Ker v. Illinois

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Ker v. Illinois
Seal of the United States Supreme Court.svg
Decided December 6, 1886
Full case name Frederick Ker v. People of the State of Illinois
Citations 119 U.S. 436 (more)
7 S.Ct. 225; 30 L.Ed. 421
Prior history Writ of Error to the Supreme Court of the State of Illinois
Holding
There is no language in the 1870 Treaty of Extradition between the U.S. and Peru, which says in terms that a party fleeing from the U.S. to escape punishment for crime becomes thereby entitled to an asylum in the country to which Ker has fled.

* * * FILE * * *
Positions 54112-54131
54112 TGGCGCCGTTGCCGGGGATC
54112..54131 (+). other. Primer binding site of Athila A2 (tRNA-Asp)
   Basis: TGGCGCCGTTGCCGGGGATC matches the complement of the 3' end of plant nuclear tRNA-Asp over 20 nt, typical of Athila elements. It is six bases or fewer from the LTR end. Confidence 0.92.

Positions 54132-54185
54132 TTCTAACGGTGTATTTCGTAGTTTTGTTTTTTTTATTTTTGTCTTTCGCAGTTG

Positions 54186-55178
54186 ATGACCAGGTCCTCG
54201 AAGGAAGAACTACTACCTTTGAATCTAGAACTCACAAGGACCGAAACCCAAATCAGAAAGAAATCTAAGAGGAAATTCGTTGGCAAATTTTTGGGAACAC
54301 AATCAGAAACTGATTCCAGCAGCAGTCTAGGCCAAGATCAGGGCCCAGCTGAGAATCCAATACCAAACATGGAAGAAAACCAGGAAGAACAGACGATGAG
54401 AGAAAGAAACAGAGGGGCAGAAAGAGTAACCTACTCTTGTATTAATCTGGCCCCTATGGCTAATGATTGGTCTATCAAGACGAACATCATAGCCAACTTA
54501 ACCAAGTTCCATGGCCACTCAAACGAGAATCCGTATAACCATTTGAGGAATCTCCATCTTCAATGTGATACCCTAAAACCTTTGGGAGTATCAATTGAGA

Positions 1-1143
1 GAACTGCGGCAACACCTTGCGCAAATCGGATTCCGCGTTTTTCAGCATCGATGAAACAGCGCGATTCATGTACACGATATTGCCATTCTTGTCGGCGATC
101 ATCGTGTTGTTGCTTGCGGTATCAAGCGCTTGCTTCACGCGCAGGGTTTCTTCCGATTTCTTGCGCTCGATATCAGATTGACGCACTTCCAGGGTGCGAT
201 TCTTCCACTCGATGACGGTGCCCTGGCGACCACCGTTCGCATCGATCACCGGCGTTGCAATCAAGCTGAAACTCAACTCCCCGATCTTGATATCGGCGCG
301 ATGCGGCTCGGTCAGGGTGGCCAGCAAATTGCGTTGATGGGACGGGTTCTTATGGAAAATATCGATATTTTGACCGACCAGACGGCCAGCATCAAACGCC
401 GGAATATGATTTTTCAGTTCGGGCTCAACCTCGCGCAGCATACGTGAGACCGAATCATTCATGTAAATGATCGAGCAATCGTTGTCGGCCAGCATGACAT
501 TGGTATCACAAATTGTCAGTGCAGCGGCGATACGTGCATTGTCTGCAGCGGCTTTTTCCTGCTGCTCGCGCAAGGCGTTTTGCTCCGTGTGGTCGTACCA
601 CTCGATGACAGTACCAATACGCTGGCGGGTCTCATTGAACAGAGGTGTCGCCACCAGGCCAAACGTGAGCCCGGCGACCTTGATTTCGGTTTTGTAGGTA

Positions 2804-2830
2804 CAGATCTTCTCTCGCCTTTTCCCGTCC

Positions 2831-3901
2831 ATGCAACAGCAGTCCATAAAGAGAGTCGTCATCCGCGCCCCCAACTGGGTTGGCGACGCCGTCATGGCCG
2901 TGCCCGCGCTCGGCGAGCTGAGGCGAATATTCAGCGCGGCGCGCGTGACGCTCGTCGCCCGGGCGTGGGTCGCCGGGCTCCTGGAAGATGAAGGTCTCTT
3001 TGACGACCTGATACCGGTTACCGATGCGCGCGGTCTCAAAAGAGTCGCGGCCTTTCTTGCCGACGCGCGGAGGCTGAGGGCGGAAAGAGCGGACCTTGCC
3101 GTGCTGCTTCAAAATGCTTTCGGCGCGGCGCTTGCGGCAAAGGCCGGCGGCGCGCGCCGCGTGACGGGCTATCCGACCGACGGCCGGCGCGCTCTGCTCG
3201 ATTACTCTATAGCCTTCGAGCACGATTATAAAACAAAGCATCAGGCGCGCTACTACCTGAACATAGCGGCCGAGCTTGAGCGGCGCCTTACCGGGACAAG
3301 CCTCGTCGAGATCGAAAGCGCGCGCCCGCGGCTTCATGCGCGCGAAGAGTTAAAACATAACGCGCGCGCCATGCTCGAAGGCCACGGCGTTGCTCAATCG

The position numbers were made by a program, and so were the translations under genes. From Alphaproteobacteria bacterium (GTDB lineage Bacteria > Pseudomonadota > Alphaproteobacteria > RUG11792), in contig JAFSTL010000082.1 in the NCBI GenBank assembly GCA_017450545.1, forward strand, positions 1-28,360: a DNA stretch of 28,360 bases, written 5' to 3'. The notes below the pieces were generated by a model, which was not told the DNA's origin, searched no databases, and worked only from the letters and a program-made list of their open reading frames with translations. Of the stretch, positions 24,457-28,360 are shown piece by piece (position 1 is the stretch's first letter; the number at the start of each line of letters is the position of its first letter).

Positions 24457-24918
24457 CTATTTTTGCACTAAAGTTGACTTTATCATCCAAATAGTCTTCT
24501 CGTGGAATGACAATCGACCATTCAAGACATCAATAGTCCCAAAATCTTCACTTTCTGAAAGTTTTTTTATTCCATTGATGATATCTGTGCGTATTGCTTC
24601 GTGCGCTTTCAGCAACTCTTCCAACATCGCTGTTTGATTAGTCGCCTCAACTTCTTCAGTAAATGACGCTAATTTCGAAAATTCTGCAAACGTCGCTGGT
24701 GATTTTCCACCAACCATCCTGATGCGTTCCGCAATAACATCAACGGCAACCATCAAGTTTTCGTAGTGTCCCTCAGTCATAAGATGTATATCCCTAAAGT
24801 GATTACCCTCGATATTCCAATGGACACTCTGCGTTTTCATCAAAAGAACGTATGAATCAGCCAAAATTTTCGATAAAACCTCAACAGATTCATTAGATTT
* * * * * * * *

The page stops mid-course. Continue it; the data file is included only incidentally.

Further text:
Court membership
Case opinions
Majority Miller, joined by unanimous

Ker v. Illinois, 119 U.S. 436 (1886), is a U.S. Supreme Court case. It held that a fugitive kidnapped from abroad could not claim any violation of the Constitution, laws or treaties of the United States.

The incident that led to this decision involved with a Pinkerton Detective Agency agent, Henry Julian, was hired by the federal government to collect a larcenist, Frederick Ker, who had fled to Peru. Although Julian had the necessary extradition papers—the two governments had negotiated an extradition treaty a decade earlier—he found that there was no official to meet his request due to the recent Chilean military occupation of Lima. Rather than return home empty-handed, Julian kidnapped the fugitive, with assistance from Chilean forces, and placed him on a U.S. vessel heading back to the United States.

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